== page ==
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Fire at Notre Dame Cathedral Could Be Linked to Renovations


By Ryan Berlin Fire Safety/Protection
Notre Dame Cathedral

Disasters ranging from floods to fires can strike at any moment. When they do, maintenance and engineering managers must act quickly to do what they can to remedy the situation. In Paris, the historic Notre Dame cathedral caught fire.

Authorities have not yet released the cause of the fire or any further information, however the fire may potentially be linked to renovation work being carried out at the site, the fire service said, according to CBS News.

Yellow clouds of smoke could be seen billowing into an otherwise perfect blue sky. The central spire was completely engulfed in flames and eventually collapsed as the fire continued to spread. The entire back roof also burned through, according to CNN.

The heat of the fire could be felt from across the River Seine.

Firefighters at the scene were pumping water from cranes, according to the Washington Post.

Paris Mayor Anne Hidalgo says the fire brigade is trying to control a "terrible fire" that's broken out at Notre Dame Cathedral.

On Twitter, Hidalgo said: "A terrible fire is underway at Notre Dame Cathedral in Paris. The fire brigade are trying to control the fire. We are mobilized locally in close connection with church authorities. I ask everyone to respect the security perimeter."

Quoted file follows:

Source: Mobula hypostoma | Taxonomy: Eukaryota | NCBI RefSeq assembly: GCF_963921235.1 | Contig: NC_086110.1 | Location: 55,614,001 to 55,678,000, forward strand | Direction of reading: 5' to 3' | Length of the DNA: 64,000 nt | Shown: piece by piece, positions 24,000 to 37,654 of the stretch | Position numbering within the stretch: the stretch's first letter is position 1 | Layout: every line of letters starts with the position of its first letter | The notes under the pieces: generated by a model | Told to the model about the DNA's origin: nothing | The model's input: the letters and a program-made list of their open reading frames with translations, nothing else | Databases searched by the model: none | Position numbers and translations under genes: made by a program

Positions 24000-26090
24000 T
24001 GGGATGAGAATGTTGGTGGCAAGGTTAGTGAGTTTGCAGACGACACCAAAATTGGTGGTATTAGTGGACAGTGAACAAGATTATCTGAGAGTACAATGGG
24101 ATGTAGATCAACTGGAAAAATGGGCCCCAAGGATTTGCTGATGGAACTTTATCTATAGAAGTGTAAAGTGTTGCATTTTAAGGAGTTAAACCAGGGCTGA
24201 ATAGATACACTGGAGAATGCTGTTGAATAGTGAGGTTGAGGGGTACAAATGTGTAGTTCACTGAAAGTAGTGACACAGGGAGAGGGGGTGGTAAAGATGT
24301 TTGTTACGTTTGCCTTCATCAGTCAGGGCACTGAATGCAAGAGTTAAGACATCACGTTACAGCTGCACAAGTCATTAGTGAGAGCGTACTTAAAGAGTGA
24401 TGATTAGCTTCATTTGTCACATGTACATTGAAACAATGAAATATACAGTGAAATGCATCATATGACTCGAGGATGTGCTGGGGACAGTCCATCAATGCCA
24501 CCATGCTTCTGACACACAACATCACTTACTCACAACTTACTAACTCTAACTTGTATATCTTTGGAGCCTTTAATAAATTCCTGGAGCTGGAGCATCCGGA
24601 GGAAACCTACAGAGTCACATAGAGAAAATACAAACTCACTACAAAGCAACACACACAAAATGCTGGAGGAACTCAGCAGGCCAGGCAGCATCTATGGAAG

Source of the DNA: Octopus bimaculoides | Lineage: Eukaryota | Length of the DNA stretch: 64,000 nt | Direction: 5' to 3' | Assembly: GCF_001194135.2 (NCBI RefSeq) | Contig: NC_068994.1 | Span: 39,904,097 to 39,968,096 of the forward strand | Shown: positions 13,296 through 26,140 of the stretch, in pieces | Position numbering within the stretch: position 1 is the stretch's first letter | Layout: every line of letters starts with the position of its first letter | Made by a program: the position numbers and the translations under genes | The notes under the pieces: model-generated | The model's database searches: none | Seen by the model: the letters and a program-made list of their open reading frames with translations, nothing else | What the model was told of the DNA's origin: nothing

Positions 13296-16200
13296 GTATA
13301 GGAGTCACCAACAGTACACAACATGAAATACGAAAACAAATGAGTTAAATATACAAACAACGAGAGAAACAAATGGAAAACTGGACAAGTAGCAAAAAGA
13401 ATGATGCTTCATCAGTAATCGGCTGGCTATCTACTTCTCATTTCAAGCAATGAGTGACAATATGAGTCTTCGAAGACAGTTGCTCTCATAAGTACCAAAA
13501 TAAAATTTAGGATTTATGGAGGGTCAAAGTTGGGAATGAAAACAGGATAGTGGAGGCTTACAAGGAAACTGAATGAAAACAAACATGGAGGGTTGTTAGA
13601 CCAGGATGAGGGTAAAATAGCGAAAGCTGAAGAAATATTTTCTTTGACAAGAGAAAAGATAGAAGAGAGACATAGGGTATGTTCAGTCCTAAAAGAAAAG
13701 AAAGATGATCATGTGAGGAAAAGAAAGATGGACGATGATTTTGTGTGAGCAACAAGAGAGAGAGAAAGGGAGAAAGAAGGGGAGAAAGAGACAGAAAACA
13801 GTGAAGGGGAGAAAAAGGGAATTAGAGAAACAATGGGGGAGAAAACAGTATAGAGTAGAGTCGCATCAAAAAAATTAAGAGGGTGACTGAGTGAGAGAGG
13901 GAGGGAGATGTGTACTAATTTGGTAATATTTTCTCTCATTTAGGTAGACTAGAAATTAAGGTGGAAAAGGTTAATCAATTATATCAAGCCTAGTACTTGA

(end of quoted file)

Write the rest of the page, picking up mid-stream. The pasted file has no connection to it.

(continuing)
The fire alarm first went off around 6:30 p.m., said André Finot, a spokesman for the cathedral, adding that the cathedral had been evacuated, according to The New York Times.

As the last rush of tourists were trying to get in for the day, the doors of Notre Dame were abruptly shut without explanation, witnesses said.

Within moments, tiny bits of white smoke started rising from the spire. Billowing out, the smoke started turning gray, then black, making it clear that a fire was growing inside the cathedral, which is currently covered in scaffolding. Soon, orange flames began punching out of the spire, quickly increasing in intensity.

The medieval cathedral was completed in the 13th century and today, with its towers, spire, flying buttresses and stained glass, is considered a feat of architecture as much as a religious symbol.

Located in Île de la Cité, a small island in the middle of the city, the cathedral is one of Paris' most popular attractions, drawing an estimated 13 million visitors a year.

Ryan Berlin is digital content manager of Facilitiesnet.com.

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